Photograms take a path, diverging for the representational world of film photography, towards investigating what a photograph is and how it can relate to other mediums.
Instead of using the work to define what is medium-specific to photography, as seen in much of Modernist and New Medium work, I am pulling back to the strong visual links among all the mediums. The straightforward technique of the photogram allows exploration of the intrinsic qualities of two-dimensional images: the stark, graphic quality of the black and white, emerging gradation of tones in between, and the complex marriage of negative and positive shapes.
These black and white photograms allow one to work through visual ideas in an immediate way in the darkroom. The resulting abstract compositions allow me to pursue problems essential to qualitative thought processes behind image-making; what is beautiful, what is visually compelling? Yet, with the rich tonal qualities of the silver and the spatial interplay of the translucent materials used to create the range of values, each non-reproducible image remains at heart, a photograph.
Photogram images are created either by layering transparent and translucent materials on the enlarging easel or hanging them vertically in front of photographic paper with the easel head tipped back. This method of working allows for sequential images working forward on a visual idea with the ability to immediately make change to composition with sensitivity to design and mood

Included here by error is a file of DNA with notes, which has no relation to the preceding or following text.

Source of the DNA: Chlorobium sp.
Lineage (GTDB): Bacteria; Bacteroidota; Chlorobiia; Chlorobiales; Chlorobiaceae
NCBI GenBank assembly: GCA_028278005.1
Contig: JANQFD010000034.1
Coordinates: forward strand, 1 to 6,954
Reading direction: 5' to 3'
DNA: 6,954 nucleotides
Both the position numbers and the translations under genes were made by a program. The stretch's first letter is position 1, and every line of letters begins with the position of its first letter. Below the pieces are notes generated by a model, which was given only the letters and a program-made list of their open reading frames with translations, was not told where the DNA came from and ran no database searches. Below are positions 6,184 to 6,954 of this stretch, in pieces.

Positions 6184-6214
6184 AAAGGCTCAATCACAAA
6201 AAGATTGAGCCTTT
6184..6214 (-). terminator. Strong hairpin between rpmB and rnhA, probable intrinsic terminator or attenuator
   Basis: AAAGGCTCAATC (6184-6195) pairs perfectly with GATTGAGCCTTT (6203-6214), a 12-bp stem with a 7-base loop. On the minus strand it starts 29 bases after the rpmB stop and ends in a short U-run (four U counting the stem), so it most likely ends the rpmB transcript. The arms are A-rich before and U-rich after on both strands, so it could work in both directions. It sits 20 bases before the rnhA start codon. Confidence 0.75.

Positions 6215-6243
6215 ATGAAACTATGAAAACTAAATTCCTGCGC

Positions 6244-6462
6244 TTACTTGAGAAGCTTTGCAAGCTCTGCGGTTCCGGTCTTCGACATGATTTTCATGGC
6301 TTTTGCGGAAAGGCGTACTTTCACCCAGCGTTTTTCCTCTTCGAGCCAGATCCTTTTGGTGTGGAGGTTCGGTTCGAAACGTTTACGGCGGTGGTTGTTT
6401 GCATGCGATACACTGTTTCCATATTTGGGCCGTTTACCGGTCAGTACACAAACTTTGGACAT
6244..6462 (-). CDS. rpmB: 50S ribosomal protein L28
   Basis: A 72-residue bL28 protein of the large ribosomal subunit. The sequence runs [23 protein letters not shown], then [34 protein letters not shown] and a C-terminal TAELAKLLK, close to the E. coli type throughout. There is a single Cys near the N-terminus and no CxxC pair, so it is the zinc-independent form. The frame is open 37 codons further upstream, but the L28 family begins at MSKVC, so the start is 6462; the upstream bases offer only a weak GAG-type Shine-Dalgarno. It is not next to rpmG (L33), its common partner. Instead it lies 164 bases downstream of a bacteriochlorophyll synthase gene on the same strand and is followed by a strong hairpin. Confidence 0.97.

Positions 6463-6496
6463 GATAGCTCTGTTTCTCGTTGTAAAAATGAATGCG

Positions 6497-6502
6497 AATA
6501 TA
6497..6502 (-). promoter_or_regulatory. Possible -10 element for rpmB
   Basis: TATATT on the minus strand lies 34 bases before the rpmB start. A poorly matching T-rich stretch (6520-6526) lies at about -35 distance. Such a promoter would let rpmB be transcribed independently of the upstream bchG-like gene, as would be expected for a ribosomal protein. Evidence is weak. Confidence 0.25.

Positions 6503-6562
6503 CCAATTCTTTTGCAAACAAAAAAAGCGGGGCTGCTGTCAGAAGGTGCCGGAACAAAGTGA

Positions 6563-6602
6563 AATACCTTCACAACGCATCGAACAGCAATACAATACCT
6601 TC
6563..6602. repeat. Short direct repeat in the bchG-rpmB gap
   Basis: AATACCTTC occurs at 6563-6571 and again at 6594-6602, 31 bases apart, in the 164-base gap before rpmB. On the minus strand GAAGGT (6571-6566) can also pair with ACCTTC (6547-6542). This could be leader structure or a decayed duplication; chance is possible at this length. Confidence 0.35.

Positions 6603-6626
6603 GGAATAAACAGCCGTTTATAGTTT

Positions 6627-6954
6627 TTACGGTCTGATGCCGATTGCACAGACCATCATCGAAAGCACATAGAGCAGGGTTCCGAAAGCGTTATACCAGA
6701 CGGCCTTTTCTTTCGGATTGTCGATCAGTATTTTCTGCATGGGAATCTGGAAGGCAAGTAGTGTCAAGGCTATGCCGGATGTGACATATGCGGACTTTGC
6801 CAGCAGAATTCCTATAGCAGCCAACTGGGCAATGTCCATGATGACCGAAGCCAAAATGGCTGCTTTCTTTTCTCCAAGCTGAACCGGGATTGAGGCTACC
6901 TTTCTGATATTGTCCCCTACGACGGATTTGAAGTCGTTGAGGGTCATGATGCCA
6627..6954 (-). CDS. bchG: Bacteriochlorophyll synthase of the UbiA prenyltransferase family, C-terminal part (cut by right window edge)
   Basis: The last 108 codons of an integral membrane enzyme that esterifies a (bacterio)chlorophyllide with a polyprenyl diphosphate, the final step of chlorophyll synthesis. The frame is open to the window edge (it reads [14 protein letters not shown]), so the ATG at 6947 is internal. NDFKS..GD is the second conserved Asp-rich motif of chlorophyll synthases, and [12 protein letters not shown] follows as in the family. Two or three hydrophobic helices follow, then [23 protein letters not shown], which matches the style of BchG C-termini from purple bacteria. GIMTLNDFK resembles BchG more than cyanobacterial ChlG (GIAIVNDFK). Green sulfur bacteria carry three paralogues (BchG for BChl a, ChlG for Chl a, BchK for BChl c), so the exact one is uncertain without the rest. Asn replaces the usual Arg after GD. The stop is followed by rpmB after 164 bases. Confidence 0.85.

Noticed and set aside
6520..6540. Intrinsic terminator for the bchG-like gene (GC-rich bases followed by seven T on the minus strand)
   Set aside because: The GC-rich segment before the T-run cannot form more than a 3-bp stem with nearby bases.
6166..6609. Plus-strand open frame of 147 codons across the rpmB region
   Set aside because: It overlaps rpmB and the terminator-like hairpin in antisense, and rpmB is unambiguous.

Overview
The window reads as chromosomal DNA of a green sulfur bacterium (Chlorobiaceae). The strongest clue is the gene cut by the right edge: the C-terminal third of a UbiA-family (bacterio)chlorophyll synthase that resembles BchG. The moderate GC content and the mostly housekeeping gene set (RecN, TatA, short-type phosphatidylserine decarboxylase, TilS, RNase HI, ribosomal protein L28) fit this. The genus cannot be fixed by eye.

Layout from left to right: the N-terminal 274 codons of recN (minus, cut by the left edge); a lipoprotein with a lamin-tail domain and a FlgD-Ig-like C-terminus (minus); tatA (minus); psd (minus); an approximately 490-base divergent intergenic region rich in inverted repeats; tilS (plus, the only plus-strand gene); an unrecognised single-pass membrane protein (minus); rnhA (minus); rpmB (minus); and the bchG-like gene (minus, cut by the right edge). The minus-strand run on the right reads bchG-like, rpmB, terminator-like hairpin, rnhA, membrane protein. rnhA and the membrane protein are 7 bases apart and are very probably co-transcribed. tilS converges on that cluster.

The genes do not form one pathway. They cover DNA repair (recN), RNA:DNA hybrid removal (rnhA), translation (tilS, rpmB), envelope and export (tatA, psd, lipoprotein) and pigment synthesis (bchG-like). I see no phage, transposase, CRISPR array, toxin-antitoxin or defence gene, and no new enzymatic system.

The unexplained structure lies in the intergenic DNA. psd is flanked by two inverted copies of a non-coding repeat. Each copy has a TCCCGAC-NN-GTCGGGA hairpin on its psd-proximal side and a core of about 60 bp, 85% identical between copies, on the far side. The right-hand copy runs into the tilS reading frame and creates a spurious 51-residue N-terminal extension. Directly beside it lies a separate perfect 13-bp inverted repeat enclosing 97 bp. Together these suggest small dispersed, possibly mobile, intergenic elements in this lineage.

Lisa Bang Hoffman is a Minnesota native, graduating from Gustavus Adolphus
College in 1991, with a degree in studio art. She moved to Nebraska in 1992 to
attend the University of Nebraska’s Master of Fine Art program in photography,
graduating in 1995.
Upon completing her Masters degree, she has taught in an adjunct capacity at the
University of Nebraska, Doane College, and Concordia University, instructing design,
drawing, and darkroom photography. Traditional darkroom work, primarily gelatin
silver prints and alternative processes, continues to be the focus of her personal
work. Through these mediums she explores both figural and more recently has
turned back to an early interest in abstract work, taking the form of photograms.
Within Nebraska she has shown at the Bemis Prescott Gallery Eisentrager-Howard
Gallery at the University of Nebraska. Solo exhibitions have been held at the Museum
of Nebraska Art and Marxhausen Gallery at Concordia University in Seward. Bang
Hoffman is currently on the roster of Touring Artists for the Nebraska Art Council.
Bang Hoffman exhibits her work nationally and internationally; with honors including
the Nebraska Arts Council Distinguished Artist Award in 2004, the Gaudi Medal from
the Institut Municipal D’Accio Cultural, Reus, Spain, 2005, and was a finalist in the
Julia Margaret Cameron Award for Women Photographers, York, UK. Most recently
her work was included in the Berlin Foto Biennial.
She continues to reside in Lincoln, NE, with her husband and four children.
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